A glance exchanged. Although his eyes were wide
As if awake, they took no note of what
Was visible to others, but were fixed
Upon some awful vision in his mind.
At times, as if awake, he stirred to raise
An arm above his head as in a sign,
Or as a man might try to keep the sun
Out of his eyes, or as a knight may do
Upon the field of war to ward away
A blow. But never once his gaze averted,
Never once a sound was made. Whatever
Demons occupied his dreams were his
Alone to battle with, the conflict silent,
Private, but immense, excluding the
Realities of where he lay.
Morgana sat. At times alone, at times
Her vigil shared or briefly trusted to
One of the other queens, she noted closely
Every movement, kept herself advised
Of any word the King might speak. To those
Who saw her, now attentive, now concerned,
Now with a gentleness to bathe his wounds,
Or lay a cooling hand upon his brow,
She gave an evidence of care and love
That none could question. None who saw could doubt
Her motive was the King's survival. Oh,
But in her heart another purpose lay.
Well hidden, born of envy and a deep
Resentment of her brother's fame and power,
A treachery consumed her thoughts. She knew
From secret messengers that all abroad
The kingdom lay in waste, its monarch and
His rule destroyed, its honour lost, its laws
Denied the surety of rightful cause,
Its peace usurped, its people leaderless,
Its few remaining nobles split in their
Allegiances and prey to factious greed.
It had become a place of tyrannies
Within a time that was itself corrupt
With ills, and where alone the citadel
Of Camelot survived untouched among
The debris of the land, for none as yet
Had dared intrude upon its privacy.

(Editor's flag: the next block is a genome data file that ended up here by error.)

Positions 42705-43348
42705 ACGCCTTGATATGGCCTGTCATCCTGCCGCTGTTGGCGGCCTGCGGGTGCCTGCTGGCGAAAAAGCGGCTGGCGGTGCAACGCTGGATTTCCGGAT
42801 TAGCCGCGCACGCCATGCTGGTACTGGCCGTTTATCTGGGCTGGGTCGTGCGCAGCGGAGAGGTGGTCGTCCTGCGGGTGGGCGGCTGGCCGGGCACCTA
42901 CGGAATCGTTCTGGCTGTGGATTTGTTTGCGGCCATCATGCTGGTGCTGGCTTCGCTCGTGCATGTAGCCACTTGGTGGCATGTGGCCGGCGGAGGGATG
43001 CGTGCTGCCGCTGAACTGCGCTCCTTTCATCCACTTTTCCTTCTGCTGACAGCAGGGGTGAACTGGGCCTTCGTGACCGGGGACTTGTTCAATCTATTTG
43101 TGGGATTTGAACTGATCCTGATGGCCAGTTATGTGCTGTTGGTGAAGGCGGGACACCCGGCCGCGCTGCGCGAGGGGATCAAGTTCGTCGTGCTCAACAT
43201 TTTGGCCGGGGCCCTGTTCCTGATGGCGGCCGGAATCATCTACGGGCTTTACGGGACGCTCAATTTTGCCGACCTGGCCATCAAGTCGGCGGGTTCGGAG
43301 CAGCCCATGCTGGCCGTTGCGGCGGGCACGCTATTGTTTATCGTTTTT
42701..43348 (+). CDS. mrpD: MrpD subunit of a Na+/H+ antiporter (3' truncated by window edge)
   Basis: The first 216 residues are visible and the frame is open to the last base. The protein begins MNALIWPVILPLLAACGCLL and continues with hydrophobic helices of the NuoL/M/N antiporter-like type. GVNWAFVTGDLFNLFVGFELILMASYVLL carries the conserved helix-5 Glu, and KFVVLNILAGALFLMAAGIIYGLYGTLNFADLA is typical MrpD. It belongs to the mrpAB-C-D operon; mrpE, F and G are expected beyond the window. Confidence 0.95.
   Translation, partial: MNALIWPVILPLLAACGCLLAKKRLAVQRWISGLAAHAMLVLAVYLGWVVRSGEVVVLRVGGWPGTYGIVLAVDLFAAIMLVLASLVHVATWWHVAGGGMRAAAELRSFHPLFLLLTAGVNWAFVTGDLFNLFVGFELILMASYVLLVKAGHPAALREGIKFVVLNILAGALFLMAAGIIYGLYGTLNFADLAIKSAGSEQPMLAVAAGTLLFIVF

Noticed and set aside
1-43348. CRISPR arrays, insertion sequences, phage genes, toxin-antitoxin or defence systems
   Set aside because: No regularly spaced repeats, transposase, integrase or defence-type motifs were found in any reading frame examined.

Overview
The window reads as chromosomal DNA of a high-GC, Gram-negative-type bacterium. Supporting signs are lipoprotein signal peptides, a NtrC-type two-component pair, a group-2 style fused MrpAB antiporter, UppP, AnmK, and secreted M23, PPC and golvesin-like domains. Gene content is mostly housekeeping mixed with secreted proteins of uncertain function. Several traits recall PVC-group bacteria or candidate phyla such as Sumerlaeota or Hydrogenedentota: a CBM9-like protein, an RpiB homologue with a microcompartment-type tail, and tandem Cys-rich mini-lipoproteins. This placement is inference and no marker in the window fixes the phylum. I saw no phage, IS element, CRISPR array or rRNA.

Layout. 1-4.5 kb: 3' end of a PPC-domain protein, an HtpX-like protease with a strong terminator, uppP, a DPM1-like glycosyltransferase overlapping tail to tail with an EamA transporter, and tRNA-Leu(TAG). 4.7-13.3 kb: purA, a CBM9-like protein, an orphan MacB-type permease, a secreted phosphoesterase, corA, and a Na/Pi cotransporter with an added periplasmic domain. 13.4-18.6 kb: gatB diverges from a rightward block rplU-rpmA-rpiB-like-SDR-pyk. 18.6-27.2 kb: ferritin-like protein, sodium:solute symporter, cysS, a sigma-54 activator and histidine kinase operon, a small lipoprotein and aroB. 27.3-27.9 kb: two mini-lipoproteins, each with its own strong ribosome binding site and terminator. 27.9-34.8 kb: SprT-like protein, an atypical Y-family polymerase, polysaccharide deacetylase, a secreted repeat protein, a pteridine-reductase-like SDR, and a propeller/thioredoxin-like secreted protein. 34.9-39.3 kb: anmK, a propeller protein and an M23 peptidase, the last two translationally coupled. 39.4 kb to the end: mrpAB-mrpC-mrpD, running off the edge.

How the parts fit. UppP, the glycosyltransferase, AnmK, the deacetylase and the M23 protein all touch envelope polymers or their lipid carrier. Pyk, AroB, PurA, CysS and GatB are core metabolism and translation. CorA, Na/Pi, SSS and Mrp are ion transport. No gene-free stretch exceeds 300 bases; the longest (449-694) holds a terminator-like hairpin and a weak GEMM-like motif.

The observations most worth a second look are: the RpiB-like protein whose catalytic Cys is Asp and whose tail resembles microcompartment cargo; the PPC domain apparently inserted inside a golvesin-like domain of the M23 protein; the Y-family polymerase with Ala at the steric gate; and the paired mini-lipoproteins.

None dared as yet proclaim himself its lord.
It was the dream Morgana had embraced
Throughout her sleeping nights and wakened days,
The very circumstance she had conspired
So long to bring about. Throughout the years
Of Arthur's reign she had pursued one end,
Engaged one savage purpose in her mind;
His fall from fame and power and her own
Ascent to it. The tie of kin that bound
Them counted naught against her lust for might
And sovereignty. Therefore with cunning in
Her traitorous heart, she had been quick to take
Advantage of a rift between the King
And Launcelot, a quarrel that had drawn
The King abroad, and left the kingdom in
The care of Mordred. She had with rumour fed
Her nephew's discontent, fuelled with lies
His dream to be the king, encouraged him
To seize the throne and make himself by force
The lord of Camelot and master of
The Queen. Now with a turn of fate that left
Him still and cold upon the battlefield,
And rendered king and country powerless
To act against whoever had the will
And means to dominate the day, there was
An opportunity that she could grasp
And wield to her intent. No person knew
Outside of Glastonbury's walls, if still
The King survived or not. Some claimed to have
Been witness to his fall beneath the sword
Of Mordred, others to have seen him leave
The battlefield, but none could say for sure.
There was no sign of him among the slain,
Nor any news that proved him still alive,
And none could say if he would yet return.
Morgana knew how this uncertainty
Held others back who might yet seek to take
The crown, for no one dared as yet believe
King Arthur dead. It left a slender space
Of time and chance for her to realise
Her dream. She would not, could not bring herself
To kill the King. That, when the moment came,
Would be a deed for other hands. For now,
It was her purpose to secure him there
And by her skills prolong his final hours
For long enough to learn of any plan
He may have made to hold his kingdom safe
If he had met defeat at Mordred's hand.
Such knowledge could provide her with the key
To lock the door of opportunity
Against those loyal to his name and cause.
But there was pressing urgency to act,
Days only at the most before the chance
Would be usurped and taken from her grasp,
And if the King should not recover to
Disclose his strategies or speak unwittingly
Of them while still confused within
His mind before the seventh day had passed
Beyond the battle, all the disarray
Of war would be repaired, the mourning done,
And in the absence of the rightful king,
There would be some would seek to fill the vacuum.
Those who were left with power and ambition
Would not be long content to leave the prize
Unclaimed. By then, Morgana understood,
There would be no more time to stay her drive
To seize this final chance, and nothing of
Her purpose left to keep the King alive.
To be continued